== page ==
Conflict of interest: Dr. Virmani receives research support from Abbott Vascular, BioSensors International, Biotronik, Boston Scientific, Medtronic, MicroPort Medical, OrbusNeich Medical, SINO Medical Technology, and Terumo Corporation; has speaking engagements with Merck; receives honoraria from Abbott Vascular, Boston Scientific, Lutonix, Medtronic, and Terumo Corporation; and is a consultant for 480 Biomedical, Abbott Vascular, Medtronic, and W.L. Gore. Dr. Naisbitt is an employee of Lutonix Inc., a subsidiary of CR Bard. SK Yazdani, E Pacheco, M Nakano, F Otsuka, FD Kolodgie, E Ladich, and S Rousselle have no conflicts of interest relevant to the topic of the this manuscript.
Peripheral Vascular Disease
Vascular, downstream, and pharmacokinetic responses to treatment with a low dose drug-coated balloon in a swine femoral artery model
Version of Record online: 3 JUL 2013
Copyright © 2013 Wiley Periodicals, Inc.
Catheterization and Cardiovascular Interventions
Volume 83, Issue 1, pages 132–140, 1 January 2014
How to Cite
Yazdani, S. K., Pacheco, E., Nakano, M., Otsuka, F., Naisbitt, S., Kolodgie, F. D., Ladich, E., Rousselle, S. and Virmani, R. (2014), Vascular, downstream, and pharmacokinetic responses to treatment with a low dose drug-coated balloon in a swine femoral artery model. Cathet. Cardiovasc. Intervent., 83: 132–140. doi: 10.1002/ccd.24995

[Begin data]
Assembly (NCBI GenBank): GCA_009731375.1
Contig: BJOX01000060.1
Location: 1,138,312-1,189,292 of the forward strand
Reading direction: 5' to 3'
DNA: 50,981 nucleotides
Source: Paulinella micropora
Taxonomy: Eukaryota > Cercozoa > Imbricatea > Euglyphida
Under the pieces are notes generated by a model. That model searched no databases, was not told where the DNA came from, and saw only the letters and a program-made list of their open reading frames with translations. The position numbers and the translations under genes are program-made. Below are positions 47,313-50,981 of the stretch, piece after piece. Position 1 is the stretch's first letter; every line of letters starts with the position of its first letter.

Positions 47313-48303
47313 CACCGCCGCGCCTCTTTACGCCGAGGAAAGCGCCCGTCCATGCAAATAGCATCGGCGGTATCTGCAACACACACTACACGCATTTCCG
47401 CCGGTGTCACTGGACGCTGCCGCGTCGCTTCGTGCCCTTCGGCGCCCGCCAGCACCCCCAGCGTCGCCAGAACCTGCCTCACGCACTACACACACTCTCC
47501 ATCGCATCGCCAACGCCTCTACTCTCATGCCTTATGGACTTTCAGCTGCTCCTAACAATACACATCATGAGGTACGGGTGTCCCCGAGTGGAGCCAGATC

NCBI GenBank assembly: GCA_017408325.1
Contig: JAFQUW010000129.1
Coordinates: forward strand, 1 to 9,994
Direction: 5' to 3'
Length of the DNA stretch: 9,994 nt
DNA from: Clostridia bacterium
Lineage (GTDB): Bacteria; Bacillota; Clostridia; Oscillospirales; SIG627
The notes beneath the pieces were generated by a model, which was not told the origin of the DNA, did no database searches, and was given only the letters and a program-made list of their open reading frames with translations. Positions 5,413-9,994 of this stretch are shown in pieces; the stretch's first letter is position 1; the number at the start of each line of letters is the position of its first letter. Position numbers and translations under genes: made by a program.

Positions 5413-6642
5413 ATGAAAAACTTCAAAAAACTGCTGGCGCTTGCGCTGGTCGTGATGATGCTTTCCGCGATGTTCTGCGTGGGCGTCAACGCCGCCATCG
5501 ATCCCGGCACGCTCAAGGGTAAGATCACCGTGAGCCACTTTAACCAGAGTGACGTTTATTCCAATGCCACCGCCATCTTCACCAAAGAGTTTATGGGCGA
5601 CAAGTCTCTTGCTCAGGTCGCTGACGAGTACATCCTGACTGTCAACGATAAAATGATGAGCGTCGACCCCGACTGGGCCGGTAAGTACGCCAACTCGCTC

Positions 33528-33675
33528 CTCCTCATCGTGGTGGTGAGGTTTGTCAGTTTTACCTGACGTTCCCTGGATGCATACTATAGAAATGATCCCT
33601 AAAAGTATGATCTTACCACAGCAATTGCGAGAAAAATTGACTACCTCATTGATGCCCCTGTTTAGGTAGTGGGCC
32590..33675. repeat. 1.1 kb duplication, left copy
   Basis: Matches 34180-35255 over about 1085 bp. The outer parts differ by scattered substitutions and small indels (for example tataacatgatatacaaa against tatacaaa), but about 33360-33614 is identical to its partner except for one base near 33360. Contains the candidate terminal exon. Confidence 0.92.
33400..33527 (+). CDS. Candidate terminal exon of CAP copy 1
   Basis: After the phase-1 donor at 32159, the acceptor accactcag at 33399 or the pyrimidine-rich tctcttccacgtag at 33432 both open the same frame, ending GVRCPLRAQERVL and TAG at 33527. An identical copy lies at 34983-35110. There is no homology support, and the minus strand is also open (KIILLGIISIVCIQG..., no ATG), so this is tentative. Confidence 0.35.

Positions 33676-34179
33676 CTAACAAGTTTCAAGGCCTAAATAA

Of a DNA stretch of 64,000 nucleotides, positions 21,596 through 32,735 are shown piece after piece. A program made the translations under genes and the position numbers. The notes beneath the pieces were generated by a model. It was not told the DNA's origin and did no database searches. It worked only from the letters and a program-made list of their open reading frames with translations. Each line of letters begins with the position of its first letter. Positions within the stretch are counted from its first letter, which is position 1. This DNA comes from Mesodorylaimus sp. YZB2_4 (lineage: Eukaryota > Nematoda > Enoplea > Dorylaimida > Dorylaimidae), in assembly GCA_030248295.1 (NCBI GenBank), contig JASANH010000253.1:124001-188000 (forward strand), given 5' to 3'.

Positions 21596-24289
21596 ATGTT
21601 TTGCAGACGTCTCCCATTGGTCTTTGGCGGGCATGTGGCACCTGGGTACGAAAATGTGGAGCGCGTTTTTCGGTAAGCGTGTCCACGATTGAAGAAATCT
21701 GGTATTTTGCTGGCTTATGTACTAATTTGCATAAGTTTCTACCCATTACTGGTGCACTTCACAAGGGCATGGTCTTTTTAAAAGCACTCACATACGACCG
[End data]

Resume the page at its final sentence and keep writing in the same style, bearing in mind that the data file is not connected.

- Issue online: 18 DEC 2013
- Version of Record online: 3 JUL 2013
- Accepted manuscript online: 22 MAY 2013 07:38AM EST
- Manuscript Accepted: 12 MAY 2013
- Manuscript Received: 29 APR 2013
- Lutonix Inc., New Hope, MN
- femoral artery;
- swine model
This study was designed to evaluate the safety of a novel drug-coated balloon (DCB) with 2 µg/mm2 paclitaxel and a carrier comprised of polysorbate and sorbitol in a swine femoral artery model.
DCB have emerged as a therapeutic alternative in the treatment of peripheral vascular disease.
The femoral arteries of 45 swine were treated with low pressure balloon inflation either 1× clinical dose (single inflation, 2 µg/mm2 paclitaxel) or 4× dose (2 DCBs, each with 4 µg/mm2 paclitaxel) or control (uncoated) balloons. The treated arteries, downstream vascular beds, and organs were assessed histologically at 28, 90, and 180-days. Twenty-four swine were treated with 1× dose for pharmacokinetic analysis through 30 days.
Arterial tissue paclitaxel concentration was 58.8 ± 54.2 ng/mg at 1-hr and 0.3 ± 0.4 ng/mg at 30 days, whereas plasma paclitaxel could no longer be detected after 1 day. The treated arteries displayed minimal endothelial loss, fibrin deposition, and inflammation with long-term dose-dependent drug effect (medial smooth muscle cell loss) peaking at 90 days for both 1× (1.1 ± 1.4 vs. 0.0 ± 0.0, P = 0.008) and 4× dose (2.0 ± 1.5 vs. 0.0 ± 0.0, P < 0.001). In parallel, healing of the treated arteries was evident by significantly greater medial proteoglycan and collagen deposition at 180 days. No evidence of ischemia from downstream emboli or systemic toxicity was observed even for 4× DCB groups.
The findings indicate desired pharmacologic levels with biologic effects at early and healing at late time points in the treated arteries, without evidence of significant downstream emboli or systemic toxicity, consistent with safety of the Lutonix® DCB. © 2013 Wiley Periodicals, Inc.